4: Hypothesis Tests for a Population Mean
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10.4 Hypothesis Tests for a Population Mean
483
Because it is rarely the case that s, the population standard deviation, is known, we
focus our attention on the test procedure for the case in which s is unknown.
When testing a hypothesis about a population mean, the null hypothesis specifies
a particular hypothesized value for m, specifically, H0: m ϭ hypothesized value. The
alternative hypothesis has one of the following three forms, depending on the research
question being addressed:
Ha: m Ͼ hypothesized value
Ha: m Ͻ hypothesized value
Ha: m ϶ hypothesized value
If n is large or if the population distribution is approximately normal, the test
statistic
t5
x 2 hypothesized value
s
!n
can be used. For example, if the null hypothesis to be tested is H0: m ϭ 100, the test
statistic becomes
t5
x 2 100
s
!n
Consider the alternative hypothesis Ha: m Ͼ 100, and suppose that a sample of
size n ϭ 24 gives xϭ 104.20 and s ϭ 8.23. The resulting test statistic value is
t5
104.20 2 100
4.20
5
5 2.50
8.23
1.6799
"24
Because this is an upper-tailed test, if the test statistic had been z rather than t, the
P-value would be the area under the z curve to the right of 2.50. With a t statistic,
the P-value is the area under an appropriate t curve (here with df ϭ 24 Ϫ 1 ϭ 23) to
the right of 2.50. Appendix Table 4 is a tabulation of t curve tail areas. Each column
of the table is for a different number of degrees of freedom: 1, 2, 3, . . . , 30, 35, 40,
60, 120, and a last column for df ϭ ϱ, which is the same as for the z curve. The table
gives the area under each t curve to the right of values ranging from 0.0 to 4.0 in
increments of 0.1. Part of this table appears in Figure 10.3. For example,
area under the 23-df t curve to the right of 2.5 5 .010
5 P-value for an upper-tailed t test
Suppose that t ϭ Ϫ2.7 for a lower-tailed test based on 23 df. Then, because each
t curve is symmetric about 0,
P-value ϭ area to the left of Ϫ2.7 ϭ area to the right of 2.7 ϭ .006
As is the case for z tests, we double the tail area to obtain the P-value for two-tailed t
tests. Thus, if t ϭ 2.6 or if t ϭ Ϫ2.6 for a two-tailed t test with 23 df, then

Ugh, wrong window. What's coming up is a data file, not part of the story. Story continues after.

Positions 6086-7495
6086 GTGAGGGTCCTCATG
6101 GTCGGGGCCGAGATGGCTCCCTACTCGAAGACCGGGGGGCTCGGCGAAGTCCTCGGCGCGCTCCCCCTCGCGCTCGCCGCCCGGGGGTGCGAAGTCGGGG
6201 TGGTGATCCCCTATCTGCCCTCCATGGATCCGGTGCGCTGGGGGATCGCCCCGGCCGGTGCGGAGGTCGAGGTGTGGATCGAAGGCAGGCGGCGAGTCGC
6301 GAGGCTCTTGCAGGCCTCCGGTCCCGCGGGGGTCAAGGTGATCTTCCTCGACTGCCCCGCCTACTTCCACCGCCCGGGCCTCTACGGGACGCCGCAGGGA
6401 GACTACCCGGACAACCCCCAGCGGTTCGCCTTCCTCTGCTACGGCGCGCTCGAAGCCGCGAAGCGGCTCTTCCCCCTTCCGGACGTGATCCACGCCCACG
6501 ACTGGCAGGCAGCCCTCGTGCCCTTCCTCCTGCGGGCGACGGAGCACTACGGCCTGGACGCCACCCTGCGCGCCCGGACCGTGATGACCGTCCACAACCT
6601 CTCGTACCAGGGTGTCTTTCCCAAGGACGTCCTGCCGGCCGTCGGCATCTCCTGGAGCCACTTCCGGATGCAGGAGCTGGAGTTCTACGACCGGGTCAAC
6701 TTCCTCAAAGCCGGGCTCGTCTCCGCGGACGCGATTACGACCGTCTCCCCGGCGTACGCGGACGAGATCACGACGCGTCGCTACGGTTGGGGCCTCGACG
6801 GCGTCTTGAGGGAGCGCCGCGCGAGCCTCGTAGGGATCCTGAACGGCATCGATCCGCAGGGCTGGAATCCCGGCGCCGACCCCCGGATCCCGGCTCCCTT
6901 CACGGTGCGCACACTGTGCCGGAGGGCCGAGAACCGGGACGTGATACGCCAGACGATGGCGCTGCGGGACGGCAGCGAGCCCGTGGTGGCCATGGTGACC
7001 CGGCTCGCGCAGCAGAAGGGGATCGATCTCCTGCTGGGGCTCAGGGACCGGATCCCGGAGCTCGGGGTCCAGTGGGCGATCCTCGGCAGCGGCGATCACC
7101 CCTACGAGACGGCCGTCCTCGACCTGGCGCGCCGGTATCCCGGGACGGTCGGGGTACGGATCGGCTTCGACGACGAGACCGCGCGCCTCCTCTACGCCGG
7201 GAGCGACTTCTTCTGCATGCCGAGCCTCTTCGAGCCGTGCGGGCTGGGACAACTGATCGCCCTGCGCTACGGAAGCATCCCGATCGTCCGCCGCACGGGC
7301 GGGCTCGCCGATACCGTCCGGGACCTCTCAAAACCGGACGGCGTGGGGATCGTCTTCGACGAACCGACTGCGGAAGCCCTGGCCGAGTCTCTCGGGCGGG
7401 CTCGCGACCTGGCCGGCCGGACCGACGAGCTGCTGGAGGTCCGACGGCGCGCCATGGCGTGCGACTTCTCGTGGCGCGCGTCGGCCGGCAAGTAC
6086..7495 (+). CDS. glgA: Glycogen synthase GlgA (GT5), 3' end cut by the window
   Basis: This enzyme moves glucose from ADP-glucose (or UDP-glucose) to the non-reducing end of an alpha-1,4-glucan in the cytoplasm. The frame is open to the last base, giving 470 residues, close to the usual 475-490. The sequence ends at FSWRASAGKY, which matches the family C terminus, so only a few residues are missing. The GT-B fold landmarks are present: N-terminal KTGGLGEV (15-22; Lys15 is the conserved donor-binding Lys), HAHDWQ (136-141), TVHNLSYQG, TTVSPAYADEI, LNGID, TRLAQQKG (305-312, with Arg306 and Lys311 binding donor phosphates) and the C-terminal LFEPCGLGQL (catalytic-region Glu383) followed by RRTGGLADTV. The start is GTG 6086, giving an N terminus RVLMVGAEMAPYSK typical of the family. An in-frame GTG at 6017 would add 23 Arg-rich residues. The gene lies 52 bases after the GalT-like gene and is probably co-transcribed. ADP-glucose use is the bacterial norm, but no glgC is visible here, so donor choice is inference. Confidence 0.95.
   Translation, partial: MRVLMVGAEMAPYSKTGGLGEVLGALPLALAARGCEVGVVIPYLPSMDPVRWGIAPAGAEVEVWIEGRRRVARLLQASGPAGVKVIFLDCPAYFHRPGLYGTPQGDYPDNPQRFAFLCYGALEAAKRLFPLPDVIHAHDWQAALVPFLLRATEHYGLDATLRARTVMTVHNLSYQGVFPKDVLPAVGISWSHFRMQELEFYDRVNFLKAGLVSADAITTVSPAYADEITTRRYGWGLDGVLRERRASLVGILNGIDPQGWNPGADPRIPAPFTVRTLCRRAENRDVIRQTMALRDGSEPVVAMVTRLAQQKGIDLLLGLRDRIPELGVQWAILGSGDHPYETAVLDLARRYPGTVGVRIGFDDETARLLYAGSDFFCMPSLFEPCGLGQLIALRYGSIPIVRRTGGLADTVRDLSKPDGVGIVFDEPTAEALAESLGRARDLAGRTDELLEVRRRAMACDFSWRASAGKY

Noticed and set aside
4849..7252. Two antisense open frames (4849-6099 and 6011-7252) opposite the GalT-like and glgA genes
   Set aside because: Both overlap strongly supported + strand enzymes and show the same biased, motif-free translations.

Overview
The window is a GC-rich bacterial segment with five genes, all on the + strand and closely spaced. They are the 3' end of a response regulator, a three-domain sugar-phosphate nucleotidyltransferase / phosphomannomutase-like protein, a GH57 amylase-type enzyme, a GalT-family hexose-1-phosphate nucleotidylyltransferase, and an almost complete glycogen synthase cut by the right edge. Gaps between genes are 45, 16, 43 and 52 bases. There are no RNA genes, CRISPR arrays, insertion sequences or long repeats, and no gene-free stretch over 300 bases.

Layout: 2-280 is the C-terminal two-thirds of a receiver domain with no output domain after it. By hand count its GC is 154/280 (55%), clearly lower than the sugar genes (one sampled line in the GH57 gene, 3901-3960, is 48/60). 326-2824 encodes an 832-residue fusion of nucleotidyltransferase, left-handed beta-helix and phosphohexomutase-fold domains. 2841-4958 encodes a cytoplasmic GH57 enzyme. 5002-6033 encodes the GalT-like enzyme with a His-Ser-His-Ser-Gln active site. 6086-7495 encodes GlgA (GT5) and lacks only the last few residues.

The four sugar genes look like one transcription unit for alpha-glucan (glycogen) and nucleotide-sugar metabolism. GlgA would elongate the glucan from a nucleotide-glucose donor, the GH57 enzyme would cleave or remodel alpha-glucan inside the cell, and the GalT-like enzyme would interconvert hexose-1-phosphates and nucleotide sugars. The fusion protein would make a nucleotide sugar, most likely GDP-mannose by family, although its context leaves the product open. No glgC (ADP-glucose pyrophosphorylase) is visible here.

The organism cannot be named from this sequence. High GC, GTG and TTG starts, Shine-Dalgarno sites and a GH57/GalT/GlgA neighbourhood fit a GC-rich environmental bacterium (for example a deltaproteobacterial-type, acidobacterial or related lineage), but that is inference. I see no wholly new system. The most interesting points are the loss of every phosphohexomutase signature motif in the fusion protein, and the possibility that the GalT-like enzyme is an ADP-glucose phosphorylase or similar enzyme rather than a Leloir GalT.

P-value ϭ 2(.008) ϭ .016
Once past 30 df, the tail areas change very little, so the last column (ϱ) in Appendix
Table 4 provides a good approximation.
The following two boxes show how the P-value is obtained as a t curve area and
give a general description of the test procedure.
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Chapter 10
Hypothesis Testing Using a Single Sample
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22
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...
...
2.5
...
.010
.010
.010
...
2.6
...
.008
.008
.008
...
2.7
...
.007
.006
.006
...
2.8
..
.
...
.005
.005
.005
...
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...
df
t
0.0
1
2
0.1
..
.
23
24
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60
120
...
484
4.0
FIGURE 10.3
f
Area under 23-d 7
2.
of
ht
rig
to
e
t curv
Part of Appendix Table 4: t curve tail
areas.
Finding P-Values for a t Test
1. Upper-tailed test:
t curve for n − 1 df
Ha: m Ͼ hypothesized value
P-value = area in upper tail
0
Calculated t
2. Lower-tailed test:
Ha: m Ͻ hypothesized value
t curve for n − 1 df
P-value = area in lower tail
0
Calculated t
3. Two-tailed test:
P-value = sum of area in two tails
t curve for n − 1 df
Ha: m ϶ hypothesized value
0
Calculated t, −t
Appendix Table 4 gives upper-tail t curve areas to the right of values 0.0, 0.1, . . . , 4.0. These areas are P-values for
upper-tailed tests and, by symmetry, also for lower-tailed tests. Doubling an area gives the P-value for a two-tailed
test.
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10.4 Hypothesis Tests for a Population Mean
485
The One-Sample t Test for a Population Mean
Null hypothesis: H0: m ϭ hypothesized value
Test statistic: t 5
x 2 hypothesized value
s
"n
Alternative Hypothesis:
Ha: m Ͼ hypothesized value
Ha: m Ͻ hypothesized value
Ha: m ϶ hypothesized value
P-Value:
Area to the right of calculated t under t curve with df ϭ n Ϫ 1
Area to the left of calculated t under t curve with df ϭ n Ϫ 1
(1) 2(area to the right of t) if t is positive, or
(2) 2(area to the left of t) if t is negative
Assumptions: 1. x and s are the sample mean and sample standard deviation from a random sample.
2. The sample size is large (generally n Ն 30) or the population distribution is at least approximately
normal.
EXAMPLE 10.13
Time Stands Still (or So It Seems)
A study conducted by researchers at Pennsylvania State University investigated
whether time perception, an indication of a person’s ability to concentrate, is impaired
during nicotine withdrawal. The study results were presented in the paper “Smoking
Abstinence Impairs Time Estimation Accuracy in Cigarette Smokers” (Psychopharmacology Bulletin [2003]: 90–95). After a 24-hour smoking abstinence, 20 smokers
were asked to estimate how much time had passed during a 45-second period. Suppose
the resulting data on perceived elapsed time (in seconds) were as follows (these data are
artificial but are consistent with summary quantities given in the paper):
69
56
65
50
72
70
73
47
59
56
55
45
39
70
52
64
67
67
57
53
From these data, we obtain
n ϭ 20
x ϭ 59.30
s ϭ 9.84
The researchers wanted to determine whether smoking abstinence had a negative
impact on time perception, causing elapsed time to be overestimated. With m representing the mean perceived elapsed time for smokers who have abstained from smoking for 24 hours, we can answer this question by testing
H0: m ϭ 45 (no consistent tendency to overestimate the time elapsed)
versus
Ha: m Ͼ 45 (tendency for elapsed time to be overestimated)